The Bamburgh Research Project in the UK does a fantastic job of community outreach in their fieldwork activities. Here is an example of how those volunteer opportunities extend to archive research and the very positive results achieved.
Originally posted on Bamburgh Research Project's Blog:
We are lucky to have some tales of Bamburgh in the post-medieval period made available to us from the research undertaken by Carol Griffiths (with grateful thanks to Woodhorn Archive). Here is the first of them in Carol’s words that I hope won’t be too scandalous for those of a sensitive disposition (GY):
I work and volunteer at Bamburgh Castle, and have become absolutely hooked on researching its history. Some 2 years ago, I was lucky enough to become accepted as a volunteer at Woodhorn County Archive, on the Working Lives Project; a Lottery funded work examining some of the grand Northumbrian Estates-including the Lord Crewe Estates of Bamburgh in the Eighteenth Century. This work for me has been an absolute privilege and joy-and thereby hangs many a tale, as I have discovered the lives of many colourful larger-than-life characters from Bamburgh (or Balmbrough as it then was) of the mid 1700s…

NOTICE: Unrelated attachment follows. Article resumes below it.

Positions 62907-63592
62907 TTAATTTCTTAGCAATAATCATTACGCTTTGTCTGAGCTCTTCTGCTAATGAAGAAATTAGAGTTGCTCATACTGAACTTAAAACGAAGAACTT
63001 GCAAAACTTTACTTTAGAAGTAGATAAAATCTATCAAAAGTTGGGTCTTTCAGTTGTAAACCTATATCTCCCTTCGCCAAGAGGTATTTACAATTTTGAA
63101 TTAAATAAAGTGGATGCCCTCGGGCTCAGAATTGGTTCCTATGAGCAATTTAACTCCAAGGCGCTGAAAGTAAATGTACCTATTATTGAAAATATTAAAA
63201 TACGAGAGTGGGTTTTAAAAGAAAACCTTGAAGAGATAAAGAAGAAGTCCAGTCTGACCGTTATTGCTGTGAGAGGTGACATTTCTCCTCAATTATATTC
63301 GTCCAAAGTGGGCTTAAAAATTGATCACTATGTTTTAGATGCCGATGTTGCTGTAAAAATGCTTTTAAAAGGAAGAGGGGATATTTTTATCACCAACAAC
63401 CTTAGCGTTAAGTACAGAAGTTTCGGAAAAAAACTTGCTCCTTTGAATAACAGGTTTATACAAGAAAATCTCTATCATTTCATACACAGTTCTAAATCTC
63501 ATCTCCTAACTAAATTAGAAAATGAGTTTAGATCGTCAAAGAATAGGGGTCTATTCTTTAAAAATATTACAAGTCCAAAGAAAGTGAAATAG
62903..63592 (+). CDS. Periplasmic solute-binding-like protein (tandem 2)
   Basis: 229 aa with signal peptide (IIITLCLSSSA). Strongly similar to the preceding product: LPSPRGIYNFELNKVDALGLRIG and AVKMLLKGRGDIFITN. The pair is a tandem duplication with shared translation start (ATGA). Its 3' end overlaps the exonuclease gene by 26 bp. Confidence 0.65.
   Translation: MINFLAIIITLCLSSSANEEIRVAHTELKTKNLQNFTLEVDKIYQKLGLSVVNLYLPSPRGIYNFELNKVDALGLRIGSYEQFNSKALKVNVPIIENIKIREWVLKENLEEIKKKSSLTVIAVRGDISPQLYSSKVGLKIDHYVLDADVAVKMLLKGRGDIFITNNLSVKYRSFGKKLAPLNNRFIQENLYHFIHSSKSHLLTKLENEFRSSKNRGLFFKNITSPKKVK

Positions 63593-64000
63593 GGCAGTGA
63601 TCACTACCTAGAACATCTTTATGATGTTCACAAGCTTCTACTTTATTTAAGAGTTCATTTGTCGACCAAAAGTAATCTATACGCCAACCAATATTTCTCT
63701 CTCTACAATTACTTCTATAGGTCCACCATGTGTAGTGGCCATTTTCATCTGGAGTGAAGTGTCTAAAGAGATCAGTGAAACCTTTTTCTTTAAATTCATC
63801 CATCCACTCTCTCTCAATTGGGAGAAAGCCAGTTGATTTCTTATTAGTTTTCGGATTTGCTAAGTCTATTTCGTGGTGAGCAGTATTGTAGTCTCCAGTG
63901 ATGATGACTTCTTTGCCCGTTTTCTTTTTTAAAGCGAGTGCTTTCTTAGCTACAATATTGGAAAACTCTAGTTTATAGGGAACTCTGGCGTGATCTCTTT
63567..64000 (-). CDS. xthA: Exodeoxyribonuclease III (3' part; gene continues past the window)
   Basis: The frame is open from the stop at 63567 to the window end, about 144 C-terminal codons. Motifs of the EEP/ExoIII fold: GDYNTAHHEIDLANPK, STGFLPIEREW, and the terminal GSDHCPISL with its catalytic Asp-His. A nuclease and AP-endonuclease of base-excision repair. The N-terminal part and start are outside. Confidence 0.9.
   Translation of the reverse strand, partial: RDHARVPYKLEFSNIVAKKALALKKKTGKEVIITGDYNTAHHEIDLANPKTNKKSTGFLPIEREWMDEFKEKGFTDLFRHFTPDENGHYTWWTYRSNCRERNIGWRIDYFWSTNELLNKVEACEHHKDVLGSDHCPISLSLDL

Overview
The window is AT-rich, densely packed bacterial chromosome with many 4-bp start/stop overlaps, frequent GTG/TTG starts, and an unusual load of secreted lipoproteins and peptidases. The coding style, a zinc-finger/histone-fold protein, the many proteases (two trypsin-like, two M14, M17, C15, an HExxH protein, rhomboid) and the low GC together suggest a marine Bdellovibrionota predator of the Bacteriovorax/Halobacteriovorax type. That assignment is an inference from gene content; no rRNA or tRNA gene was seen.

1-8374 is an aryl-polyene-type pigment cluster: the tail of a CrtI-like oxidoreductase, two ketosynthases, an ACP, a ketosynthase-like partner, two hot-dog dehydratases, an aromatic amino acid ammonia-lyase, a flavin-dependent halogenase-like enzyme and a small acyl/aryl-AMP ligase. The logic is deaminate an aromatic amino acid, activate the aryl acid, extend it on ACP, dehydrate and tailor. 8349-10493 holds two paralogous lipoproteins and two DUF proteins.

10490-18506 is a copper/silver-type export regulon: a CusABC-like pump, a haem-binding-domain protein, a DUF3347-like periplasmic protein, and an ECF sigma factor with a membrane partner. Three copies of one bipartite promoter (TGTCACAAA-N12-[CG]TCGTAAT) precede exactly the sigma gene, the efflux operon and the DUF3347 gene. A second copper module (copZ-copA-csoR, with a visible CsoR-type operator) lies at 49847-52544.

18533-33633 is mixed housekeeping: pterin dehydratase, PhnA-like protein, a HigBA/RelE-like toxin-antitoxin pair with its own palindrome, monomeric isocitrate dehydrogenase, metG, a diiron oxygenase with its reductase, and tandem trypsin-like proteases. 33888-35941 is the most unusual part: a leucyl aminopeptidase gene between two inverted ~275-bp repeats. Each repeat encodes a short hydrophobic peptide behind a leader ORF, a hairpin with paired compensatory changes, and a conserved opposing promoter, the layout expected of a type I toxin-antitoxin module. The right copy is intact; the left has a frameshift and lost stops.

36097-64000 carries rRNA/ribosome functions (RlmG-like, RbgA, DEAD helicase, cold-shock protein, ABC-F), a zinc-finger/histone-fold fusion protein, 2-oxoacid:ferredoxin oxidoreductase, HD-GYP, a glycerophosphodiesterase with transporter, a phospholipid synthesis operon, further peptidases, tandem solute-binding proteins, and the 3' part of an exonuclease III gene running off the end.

Occasionally today, if the Castle receives queries from people researching their family history, and are unable to help from Castle records, I will be asked if I have any knowledge of such-and-such a name from my research. So it was some 15 months ago, I was forwarded an email from someone in Australia, claiming that their ancestor called George Hall, had been a Constable at the Castle. I had already undertaken extensive research into the Constables of the Castle during the medieval and Tudor times; knew all the names and was certain it did not include George Hall. So I was about to write a brief negative response, but the following day was undertaking more research at Woodhorn. Because of my passion for all things Bamburgh Castle, I was indulged by being asked to transcribe some of the early Court Books (recording the proceedings of Manorial Courts from 1695 until the 1920s-I only managed the first 100 years!), and also to summarize the bundles of letters written to Dr John Sharp, the most famous of the Lord Crewe Trustees, who succeeded his father as Trustee and more than anyone else, directed the restoration of the Castle and the establishment of many good charitable deeds under the Will of Lord Crewe.